Wide view of partially constructed black truck bed.

It’s been a long and snowy road to our custom truck bed installation, but it looks like we are finally here. Our 122-square-foot home on wheels has a lot of upsides, but storage isn’t one of them. Yet, a quick peek under our truck bed shows a vast amount of unused space between the exterior sheet metal and the inside of the wheel well where our camper sits. So we’ve been researching truck bed storage solutions for years.

We already have a good sense of what we want so our first instinct is to see what it takes to make one ourselves.  However, we quickly realize we have neither the skills nor the tools to fabricate our ideal solution.  Modifying an off-the-shelf truck bed is also an option but we can’t find one that has the low center of gravity low we want for carrying a truck camper. 

Fortunately, at the August 2021 Overland Expo Mountain West, we meet Brent Bowen of Bowen Customs.  Brent is eager to work with us and is not the least bit intimidated by the scope of this project. His team specializes in custom aluminum truck beds and seems to instinctively grasp the challenges and potential of this concept.  Kudos to Brent for being willing and able to take on this project.

Granted, building something custom on that scale takes time, and it isn’t until early February that we roll into Denver, Colorado for the truck bed installation, just in time for one of Colorado’s legendary winter storms. After a few weather-related delays we finally drop off our 1970 Avion C11 truck camper and 2015 Ram 3500 at the Bowen workshop.

Of course, we aren’t the types to just abandon our beloved adventuremobile. So, while the truck and camper get some upgrades, we hang around to document the process, run errands, and pitch in ourselves.

Man walking around truck parked in an industrial garage while other man standing at desk with welding helmet.
Truck is in the garage and we’re ready to start.

Removing the Truck Bed

Before we can install the new truck bed, the old one has to go. I’ve never seen our truck without the bed, and watching the bed slowly rise up on the hydraulic lift is awesome. After unbolting the truck bed from the frame, the truck is driven into the lift. The bed is braced by the lift arms and strapped on for extra security. Then, with occasional checks to make sure nothing gets damaged, the lift slowly separates the bed from the frame.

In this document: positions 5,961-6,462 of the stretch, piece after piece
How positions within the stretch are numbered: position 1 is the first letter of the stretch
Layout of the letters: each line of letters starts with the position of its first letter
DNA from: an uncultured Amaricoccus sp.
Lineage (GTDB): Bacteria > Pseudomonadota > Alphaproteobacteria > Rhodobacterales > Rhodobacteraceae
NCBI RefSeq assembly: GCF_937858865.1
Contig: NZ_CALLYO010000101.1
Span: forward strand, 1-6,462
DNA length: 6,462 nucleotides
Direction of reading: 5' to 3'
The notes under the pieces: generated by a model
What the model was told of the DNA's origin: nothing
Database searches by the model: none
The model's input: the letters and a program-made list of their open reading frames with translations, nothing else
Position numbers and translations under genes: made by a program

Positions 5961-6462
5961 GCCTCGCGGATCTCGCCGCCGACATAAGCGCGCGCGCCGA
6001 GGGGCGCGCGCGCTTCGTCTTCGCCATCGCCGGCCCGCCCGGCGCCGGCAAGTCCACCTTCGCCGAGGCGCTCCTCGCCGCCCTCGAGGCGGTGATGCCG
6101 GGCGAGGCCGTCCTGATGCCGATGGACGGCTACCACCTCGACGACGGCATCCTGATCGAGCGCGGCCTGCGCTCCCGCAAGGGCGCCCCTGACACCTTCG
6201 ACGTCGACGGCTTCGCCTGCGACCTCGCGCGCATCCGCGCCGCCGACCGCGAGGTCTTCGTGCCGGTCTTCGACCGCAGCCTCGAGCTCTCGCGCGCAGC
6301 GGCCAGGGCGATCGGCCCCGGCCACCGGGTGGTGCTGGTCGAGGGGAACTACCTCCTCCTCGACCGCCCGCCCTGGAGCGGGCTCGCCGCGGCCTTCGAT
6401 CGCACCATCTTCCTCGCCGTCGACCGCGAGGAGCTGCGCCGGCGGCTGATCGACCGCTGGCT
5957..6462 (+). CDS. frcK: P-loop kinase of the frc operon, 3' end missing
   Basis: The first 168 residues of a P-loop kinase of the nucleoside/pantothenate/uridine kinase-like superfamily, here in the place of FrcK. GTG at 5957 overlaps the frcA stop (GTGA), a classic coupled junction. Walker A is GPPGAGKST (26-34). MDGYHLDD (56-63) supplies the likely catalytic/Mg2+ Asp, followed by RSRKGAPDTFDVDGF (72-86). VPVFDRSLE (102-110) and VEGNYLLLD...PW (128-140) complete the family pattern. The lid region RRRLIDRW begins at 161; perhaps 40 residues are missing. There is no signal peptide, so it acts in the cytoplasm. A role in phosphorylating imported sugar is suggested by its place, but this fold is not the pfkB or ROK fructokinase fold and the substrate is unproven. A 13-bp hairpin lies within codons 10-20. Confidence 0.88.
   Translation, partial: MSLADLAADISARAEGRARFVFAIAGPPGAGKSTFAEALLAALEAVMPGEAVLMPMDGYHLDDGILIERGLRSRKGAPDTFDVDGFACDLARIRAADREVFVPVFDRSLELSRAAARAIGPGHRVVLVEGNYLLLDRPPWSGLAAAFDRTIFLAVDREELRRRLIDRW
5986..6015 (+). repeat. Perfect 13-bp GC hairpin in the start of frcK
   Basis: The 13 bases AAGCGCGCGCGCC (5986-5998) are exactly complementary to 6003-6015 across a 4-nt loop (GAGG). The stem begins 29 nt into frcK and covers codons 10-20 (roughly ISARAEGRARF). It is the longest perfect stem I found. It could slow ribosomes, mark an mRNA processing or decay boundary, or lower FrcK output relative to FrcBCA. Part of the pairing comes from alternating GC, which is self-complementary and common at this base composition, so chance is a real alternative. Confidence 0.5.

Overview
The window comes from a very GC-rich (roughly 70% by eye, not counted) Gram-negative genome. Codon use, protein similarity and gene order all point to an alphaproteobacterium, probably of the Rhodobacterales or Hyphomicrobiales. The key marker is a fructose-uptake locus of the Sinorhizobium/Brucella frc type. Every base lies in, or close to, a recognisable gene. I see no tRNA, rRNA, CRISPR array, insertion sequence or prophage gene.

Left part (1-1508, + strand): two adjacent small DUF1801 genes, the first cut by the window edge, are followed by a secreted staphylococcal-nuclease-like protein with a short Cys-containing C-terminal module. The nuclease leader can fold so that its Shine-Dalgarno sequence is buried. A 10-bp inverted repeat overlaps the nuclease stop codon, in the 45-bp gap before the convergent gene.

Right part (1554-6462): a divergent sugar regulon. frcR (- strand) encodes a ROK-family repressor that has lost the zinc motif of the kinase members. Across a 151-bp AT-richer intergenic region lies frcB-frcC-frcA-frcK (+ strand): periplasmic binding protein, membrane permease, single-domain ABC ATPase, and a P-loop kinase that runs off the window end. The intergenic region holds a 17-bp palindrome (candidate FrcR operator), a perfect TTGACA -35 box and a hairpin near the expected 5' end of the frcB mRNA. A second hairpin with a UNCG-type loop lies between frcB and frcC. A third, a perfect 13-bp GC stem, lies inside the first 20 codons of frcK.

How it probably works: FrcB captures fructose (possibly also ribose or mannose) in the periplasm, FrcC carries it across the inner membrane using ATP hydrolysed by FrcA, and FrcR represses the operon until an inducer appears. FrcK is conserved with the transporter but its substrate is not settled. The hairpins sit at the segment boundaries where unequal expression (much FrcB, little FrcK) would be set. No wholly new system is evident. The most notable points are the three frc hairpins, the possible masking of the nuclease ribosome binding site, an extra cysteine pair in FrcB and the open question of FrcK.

Man walking around blue truck parked in an industrial garage.
Securing the bed to the lift.
Man reaching under a blue truck bed, disconnecting brake lights.
Disconnecting the bed from the frame.
Blue truck bed suspended above truck frame.
Lifting the bed from the truck frame. Check out everything underneath!

Clearance Issues

But we have a little hitch. Turns out that our truck is a little larger than the standard frame. The lift can’t clear the bed above the truck tires. (Probably our recent tire upgrade from 33″ to 35″ tires.) That’s when I pipe up with a suggestion: “what if we air down the wheels?” I have never seen (and hope never to see again) the tires so low. But as a testament to our new BF Goodrich KO2 tires and Method wheels, the tires stayed on the rims as we slowly drive the truck forward and leave the bed suspended in the air.

Truck bed fender suspended above truck frame and tires.
It’s a close call but the truck bed can’t quite clear the truck’s rear tires.
Hand using a screwdriver to air down tires.
Airing down the tires to clear the old truck bed.
Blue Ram 3500 truck bed suspended on a lift.
Truck bed suspended on the lift.

A not-so-fun aside: We have been plagued with a leaky vent line. With the bed off, we finally see what happened: the line is completely severed from the tank. Evidence of rodents nibbling around the point of detachment gives us a clue of who may be to blame. A reminder of the unwelcome guest we hosted back before we even had the Avion truck camper.

Blue truck parked in an industrial garage with truck bed removed, exposing the frame.
No more bed!

Assembling the Truck Bed

With the factory bed off, it’s time for our new truck bed installation. Unlike some beds that are completely welded together, Bowen’s modular bolt-together design allows the bed to be assembled on the truck frame. It’s remarkable to see how each component of the new bed helps reinforce the structure of the whole. First comes the truck bed deck, which bolts onto the truck frame. Then the upper row of storage boxes bolted to each side. I continue to marvel at the elegant welds along the edges of these boxes.

Two men bolting upper boxes on a custom custom utility bed.
Installing upper boxes.

Lower Storage